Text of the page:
Agony meaning

ăgə-nē
Frequency:
Pain so extreme as to cause writhing or contortions of the body, similar to those made in the athletic contests in Greece; and hence, extreme pain of mind or body; anguish; paroxysm of grief; specifically, the sufferings of Christ in the garden of Gethsemane.

Being in an agony he prayed more earnestly. —Luke xxii. 44.

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A violent, intense struggle, especially the struggle that precedes death.
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A sudden or intense emotion.
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Very great mental or physical pain.
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Agony is defined as extraordinary, and often long term, physical or emotional pain.

An example of someone in a state of agony is a recent widow.

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Death pangs.
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A convulsive struggle.
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A sudden, strong outburst (of emotion)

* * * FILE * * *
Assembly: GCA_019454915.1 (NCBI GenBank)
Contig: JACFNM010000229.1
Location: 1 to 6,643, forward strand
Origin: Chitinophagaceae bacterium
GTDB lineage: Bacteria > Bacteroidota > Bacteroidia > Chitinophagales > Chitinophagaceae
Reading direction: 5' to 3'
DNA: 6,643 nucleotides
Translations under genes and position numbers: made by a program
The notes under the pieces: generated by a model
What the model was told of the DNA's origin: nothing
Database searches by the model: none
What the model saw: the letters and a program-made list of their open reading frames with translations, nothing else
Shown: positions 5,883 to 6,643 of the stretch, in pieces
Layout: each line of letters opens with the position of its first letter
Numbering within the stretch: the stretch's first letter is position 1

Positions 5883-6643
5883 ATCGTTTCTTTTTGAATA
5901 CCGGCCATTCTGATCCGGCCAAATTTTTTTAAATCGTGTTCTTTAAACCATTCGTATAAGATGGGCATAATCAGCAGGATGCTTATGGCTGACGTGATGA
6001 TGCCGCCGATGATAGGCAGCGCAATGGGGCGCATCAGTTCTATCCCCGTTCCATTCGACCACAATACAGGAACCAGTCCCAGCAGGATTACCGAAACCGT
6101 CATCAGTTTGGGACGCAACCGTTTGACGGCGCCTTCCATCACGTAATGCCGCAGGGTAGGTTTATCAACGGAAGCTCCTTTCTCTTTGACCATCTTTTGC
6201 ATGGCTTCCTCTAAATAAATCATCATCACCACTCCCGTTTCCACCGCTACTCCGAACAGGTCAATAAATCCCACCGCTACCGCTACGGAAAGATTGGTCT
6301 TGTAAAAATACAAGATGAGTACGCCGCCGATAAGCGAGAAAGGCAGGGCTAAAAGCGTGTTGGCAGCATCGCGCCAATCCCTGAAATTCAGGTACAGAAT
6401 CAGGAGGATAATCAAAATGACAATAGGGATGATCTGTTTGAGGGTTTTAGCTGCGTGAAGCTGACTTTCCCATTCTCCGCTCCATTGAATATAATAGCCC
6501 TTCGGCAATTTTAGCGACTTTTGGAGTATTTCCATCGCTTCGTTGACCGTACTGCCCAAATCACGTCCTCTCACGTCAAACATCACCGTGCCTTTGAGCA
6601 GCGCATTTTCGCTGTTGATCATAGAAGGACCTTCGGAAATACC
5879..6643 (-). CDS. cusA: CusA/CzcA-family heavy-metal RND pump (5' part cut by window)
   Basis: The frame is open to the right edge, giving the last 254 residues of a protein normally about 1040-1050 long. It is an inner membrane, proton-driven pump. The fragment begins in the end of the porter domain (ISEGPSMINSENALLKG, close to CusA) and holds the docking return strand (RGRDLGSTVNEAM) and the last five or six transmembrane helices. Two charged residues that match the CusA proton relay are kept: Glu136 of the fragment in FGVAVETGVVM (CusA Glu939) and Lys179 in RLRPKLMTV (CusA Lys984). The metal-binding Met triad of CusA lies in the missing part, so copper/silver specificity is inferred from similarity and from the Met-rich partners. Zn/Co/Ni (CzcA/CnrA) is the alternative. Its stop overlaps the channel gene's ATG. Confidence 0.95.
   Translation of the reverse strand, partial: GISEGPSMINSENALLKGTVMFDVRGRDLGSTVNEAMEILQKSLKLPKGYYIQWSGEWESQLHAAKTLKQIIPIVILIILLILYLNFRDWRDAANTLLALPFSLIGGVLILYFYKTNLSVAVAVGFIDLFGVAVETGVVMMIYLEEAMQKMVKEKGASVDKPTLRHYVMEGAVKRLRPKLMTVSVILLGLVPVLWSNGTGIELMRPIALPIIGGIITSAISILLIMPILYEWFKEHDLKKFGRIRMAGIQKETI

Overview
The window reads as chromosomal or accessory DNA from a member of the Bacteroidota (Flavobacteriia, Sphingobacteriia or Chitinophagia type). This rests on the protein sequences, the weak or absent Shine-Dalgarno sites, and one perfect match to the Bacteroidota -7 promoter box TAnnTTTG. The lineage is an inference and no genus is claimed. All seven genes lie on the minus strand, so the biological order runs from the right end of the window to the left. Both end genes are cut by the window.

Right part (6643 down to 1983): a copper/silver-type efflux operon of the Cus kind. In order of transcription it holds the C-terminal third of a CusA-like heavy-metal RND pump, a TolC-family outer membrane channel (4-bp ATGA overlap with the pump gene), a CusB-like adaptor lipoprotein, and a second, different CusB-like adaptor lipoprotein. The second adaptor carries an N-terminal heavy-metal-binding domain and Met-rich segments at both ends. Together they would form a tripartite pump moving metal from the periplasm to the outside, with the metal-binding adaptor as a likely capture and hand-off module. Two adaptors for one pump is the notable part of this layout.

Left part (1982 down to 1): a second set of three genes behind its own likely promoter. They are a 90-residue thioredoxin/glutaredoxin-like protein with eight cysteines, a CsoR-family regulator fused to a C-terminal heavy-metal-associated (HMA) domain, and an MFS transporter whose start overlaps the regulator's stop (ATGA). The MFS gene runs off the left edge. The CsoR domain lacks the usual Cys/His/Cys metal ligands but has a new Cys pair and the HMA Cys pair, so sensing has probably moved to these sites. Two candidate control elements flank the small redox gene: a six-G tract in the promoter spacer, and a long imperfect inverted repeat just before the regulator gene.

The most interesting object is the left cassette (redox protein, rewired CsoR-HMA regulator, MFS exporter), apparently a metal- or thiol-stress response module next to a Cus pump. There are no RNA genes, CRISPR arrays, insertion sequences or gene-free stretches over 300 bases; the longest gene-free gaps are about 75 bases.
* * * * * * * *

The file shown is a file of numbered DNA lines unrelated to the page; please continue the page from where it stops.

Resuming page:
An agony of joy.

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Violent contest or striving.

The world is convulsed by the agonies of great nations. —Thomas Babington Macaulay.

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Paroxysm of joy; keen emotion.

With cries and agonies of wild delight. —Alexander Pope.

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The last struggle of life; death struggle.
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The definition of agony refers to exhibiting extreme upset or sadness.

An example of agony is the defeat of an Olympic athlete.

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Origin of agony

  • Middle English agonie from Old French from Late Latin agōnia from Greek agōniā from agōn struggle from agein to drive ag- in Indo-European roots

    From American Heritage Dictionary of the English Language, 5th Edition

  • From Ancient Greek ἀγωνία (agonia, “emulation, competition, struggle”), from ἀγών (agon, “contest”).

    From Wiktionary